BKP (Bare Knuckle Pickups) 8 String Cold Sweat Pickup

Recently, I got a call to play on a forthcoming X-box title and the composer asked me to bring a couple of guitars for some uptempo rock solos. (Unfortunately, I can’t post any audio from the session – but when the game releases I’ll post a link to any trailers for it.)

The session seemed like the perfect time to bring out my Schecter Omen 8 – particularly since I recently got Seth Mayer to install a Bareknuckle Cold Sweat Pickup and a kill switch on it.

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Bare Knuckle Pickups

For those of you who aren’t familiar with Bare Knuckle Pickups, they are one of the few companies that are making hand-wound (!!) passive 8 string pickups (in addition to their 6 and 7 string line).

When I was first looking into this – I sent an email to Tim Mills, to see what he recommended for someone needing a lot of tonal flexibility with a basswood body 8 string and he recommended the painkiller.  After reading the forums and listening to a lot of samples – I found that Axe Palace had an 8 string cold sweat neck pickup in stock for $160 and I bit the bullet.

(BTW – I had a really good experience with the Axe Palace guys, so if you’re looking for a U.S. Dealer to purchase from – I’d recommend them.)

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Cold Sweat Neck Close Up

The new Bare Knuckle website is excellent and absolutely full of useful information.  For example here are some specs taken from the bare Knuckle Website.  Each pick up now has this information posted so it’s really easy to compare and contrast different pickups and get a good idea about how they’re going to sound.

There are some mp3s on the Bare Knuckle Cold Sweat page – but having done some quick mp3s of the original schecter pickups, I thought I would post a couple of mp3s for comparison.

First, here is the Line 6 POD Farm patch I’m using for both clan and dirty sounds:

Here is a 4 octave B minor scale played with a clean tone ascending and descending using the neck (cold sweat), middle (Cold sweat and stock bridge) and Bridge (Schecter).

Here is a 4 octave B minor scale played with a dirty tone ascending and descending using the same pickup order as the clean tone.

Here are some clean chords played on the upper strings.  While the pickup allows for a coil tap – I didn’t have have the push pull pot to have it wired for that – but I’m sure that allowing for a coil tap – would give clean sounds like this even more tonal variety.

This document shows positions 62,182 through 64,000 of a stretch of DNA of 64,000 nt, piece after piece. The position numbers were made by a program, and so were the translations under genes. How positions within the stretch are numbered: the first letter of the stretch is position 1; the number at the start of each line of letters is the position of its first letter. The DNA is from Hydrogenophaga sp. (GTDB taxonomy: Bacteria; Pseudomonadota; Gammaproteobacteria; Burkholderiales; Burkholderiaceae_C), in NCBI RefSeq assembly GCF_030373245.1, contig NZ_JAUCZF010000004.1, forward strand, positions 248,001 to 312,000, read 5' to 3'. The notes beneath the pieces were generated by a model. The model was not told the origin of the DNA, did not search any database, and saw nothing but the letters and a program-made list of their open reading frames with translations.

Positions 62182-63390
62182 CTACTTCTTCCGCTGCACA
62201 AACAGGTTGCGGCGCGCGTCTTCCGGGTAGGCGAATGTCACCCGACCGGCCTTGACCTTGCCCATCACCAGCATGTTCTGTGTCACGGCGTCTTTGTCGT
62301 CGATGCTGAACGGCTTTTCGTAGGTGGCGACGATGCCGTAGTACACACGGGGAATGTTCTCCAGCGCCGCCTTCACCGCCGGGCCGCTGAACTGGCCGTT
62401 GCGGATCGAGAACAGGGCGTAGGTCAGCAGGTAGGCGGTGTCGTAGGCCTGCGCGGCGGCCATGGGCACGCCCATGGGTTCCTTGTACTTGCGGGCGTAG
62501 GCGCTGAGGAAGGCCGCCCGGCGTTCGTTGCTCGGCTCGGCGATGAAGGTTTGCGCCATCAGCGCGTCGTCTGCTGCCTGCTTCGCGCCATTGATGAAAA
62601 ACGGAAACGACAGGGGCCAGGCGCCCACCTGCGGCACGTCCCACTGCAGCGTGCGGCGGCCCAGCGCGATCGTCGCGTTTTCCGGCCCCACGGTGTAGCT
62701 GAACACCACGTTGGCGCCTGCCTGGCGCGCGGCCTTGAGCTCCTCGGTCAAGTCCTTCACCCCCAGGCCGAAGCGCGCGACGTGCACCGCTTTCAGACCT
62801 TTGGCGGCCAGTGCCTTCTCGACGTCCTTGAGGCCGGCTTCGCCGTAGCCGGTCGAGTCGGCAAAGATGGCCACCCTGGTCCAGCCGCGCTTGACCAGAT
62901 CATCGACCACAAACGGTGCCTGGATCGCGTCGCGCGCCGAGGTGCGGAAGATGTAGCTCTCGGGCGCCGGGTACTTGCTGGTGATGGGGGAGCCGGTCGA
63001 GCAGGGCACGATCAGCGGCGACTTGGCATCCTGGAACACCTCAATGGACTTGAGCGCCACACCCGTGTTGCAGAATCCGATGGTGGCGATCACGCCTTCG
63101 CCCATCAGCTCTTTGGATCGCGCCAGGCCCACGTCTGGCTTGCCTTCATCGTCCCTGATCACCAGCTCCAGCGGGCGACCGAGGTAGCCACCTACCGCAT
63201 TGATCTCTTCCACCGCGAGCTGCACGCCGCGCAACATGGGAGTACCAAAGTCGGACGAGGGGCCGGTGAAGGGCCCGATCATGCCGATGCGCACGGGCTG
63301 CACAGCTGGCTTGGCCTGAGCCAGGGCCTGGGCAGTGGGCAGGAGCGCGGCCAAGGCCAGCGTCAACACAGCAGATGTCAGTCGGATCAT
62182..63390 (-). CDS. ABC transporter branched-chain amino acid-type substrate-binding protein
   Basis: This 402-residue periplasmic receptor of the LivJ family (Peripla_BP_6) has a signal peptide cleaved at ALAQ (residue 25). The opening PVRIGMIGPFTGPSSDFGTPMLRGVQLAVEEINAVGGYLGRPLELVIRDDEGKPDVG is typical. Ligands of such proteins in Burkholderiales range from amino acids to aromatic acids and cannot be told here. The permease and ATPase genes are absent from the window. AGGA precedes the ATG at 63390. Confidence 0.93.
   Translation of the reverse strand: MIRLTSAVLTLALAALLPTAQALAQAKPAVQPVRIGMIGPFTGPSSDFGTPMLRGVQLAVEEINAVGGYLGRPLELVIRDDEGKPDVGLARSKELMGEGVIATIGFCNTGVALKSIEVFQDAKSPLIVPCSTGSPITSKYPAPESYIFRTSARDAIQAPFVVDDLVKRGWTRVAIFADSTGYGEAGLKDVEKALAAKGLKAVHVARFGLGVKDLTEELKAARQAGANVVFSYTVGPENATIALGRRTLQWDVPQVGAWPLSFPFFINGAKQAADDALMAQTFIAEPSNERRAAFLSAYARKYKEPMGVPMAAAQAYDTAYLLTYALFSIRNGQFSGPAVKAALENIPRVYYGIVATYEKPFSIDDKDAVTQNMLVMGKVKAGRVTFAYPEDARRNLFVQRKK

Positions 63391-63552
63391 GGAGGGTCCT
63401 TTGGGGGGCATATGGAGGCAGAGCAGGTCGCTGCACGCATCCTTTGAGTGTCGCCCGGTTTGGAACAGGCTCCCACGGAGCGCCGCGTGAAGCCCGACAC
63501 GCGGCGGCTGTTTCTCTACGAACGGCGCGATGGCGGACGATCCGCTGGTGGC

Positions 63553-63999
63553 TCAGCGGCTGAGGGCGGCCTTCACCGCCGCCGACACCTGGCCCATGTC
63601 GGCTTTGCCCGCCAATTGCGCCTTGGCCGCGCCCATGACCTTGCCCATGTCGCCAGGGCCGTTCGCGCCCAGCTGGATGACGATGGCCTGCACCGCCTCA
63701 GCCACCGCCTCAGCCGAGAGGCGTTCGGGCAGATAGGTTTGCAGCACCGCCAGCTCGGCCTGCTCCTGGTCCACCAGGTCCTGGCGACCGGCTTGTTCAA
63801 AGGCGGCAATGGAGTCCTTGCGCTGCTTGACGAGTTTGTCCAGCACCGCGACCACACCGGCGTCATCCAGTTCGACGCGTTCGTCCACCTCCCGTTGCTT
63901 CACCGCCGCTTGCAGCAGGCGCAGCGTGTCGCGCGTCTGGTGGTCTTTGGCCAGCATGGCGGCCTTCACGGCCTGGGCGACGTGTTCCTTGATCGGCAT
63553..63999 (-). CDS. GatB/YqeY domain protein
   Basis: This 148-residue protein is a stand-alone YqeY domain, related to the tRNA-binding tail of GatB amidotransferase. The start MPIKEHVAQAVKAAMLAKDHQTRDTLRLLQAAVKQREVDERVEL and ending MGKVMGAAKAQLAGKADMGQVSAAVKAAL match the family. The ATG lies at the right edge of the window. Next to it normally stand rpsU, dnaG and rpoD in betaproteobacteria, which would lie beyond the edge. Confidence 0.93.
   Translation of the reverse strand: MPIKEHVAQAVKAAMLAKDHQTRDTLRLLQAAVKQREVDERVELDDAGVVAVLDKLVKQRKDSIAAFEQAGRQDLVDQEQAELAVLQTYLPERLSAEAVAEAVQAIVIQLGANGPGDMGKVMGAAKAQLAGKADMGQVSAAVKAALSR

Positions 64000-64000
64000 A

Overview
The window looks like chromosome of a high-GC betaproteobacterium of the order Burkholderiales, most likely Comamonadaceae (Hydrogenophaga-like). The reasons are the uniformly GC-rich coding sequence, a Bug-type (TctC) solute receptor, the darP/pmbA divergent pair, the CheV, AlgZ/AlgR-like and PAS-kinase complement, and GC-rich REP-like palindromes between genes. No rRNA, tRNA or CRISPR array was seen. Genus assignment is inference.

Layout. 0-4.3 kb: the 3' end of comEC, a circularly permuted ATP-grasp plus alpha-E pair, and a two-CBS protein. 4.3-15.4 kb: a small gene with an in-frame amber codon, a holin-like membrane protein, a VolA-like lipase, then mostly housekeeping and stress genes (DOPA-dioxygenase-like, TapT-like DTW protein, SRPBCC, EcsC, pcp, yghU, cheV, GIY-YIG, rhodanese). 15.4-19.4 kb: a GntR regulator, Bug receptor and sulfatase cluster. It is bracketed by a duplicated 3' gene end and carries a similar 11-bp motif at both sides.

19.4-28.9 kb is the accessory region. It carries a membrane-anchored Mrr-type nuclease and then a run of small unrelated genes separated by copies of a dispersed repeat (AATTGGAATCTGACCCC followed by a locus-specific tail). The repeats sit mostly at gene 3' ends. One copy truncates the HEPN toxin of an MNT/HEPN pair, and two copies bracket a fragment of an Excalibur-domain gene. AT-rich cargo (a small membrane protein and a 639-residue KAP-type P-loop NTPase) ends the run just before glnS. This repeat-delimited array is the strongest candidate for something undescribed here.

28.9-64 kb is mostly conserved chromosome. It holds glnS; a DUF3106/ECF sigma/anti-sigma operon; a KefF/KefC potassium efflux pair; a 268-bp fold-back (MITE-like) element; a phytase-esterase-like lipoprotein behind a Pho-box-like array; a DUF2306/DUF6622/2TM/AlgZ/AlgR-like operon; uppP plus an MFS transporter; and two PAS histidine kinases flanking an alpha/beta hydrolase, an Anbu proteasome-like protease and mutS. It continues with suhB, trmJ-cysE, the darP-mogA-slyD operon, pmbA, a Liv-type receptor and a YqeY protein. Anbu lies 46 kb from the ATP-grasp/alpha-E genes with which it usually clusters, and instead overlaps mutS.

Here is chunk style low end riff.  The amp setting here is a little muddy to begin with – so you’ll notice that the Schecter actually cuts through pretty well.

And here is the same idea but with the tube screamer turned on.  With the added gain – the Cold Sweat takes on more definition.

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A quick sum up

This is a short review, because rather than regurgitate a lot of information that’s on their website – I’d recommend that you go straight to the source and get the full description.

For the xbox title – I ended up playing the FNH Ultrasonic and the Schecter in front of a Marshall 4×12 and for leads – the Cold Sweat made the Schecter just scream.

The fact that they’re hand wound – is insane to me – in the best way possible.  It speaks volumes about the commitment to excellence that BNK has towards its products and tone.  This isn’t the cheapest pickup that you’ll ever buy – but it blows an EMG out of the water and comes with a lifetime warranty.  Buying a Omen and installing one of these in it – is still cheaper than a Damien Elite – and I think it’s a better sounding guitar.  You owe it to yourself to check out what they’re doing.

4 thoughts on “BKP (Bare Knuckle Pickups) 8 String Cold Sweat Pickup

    • Hey Lloyd,

      I played on some tracks for Mike Reagan for one of the Red Lynx Trials games – but they didn’t end up using the tracks. I tried to see if I could get some mp3s from Mike to post – but there are copyright issues I guess.

      It’s a bummer – but this happens a lot. I did a full day of tracking for God of War II, and they ended up using only a couple of things. You might have something that everyone’s into – but then it clashes with another element of the score and then it’s got to go.

      Still it was a blast to do – and I was glad I got to trot the guitar out for it!!

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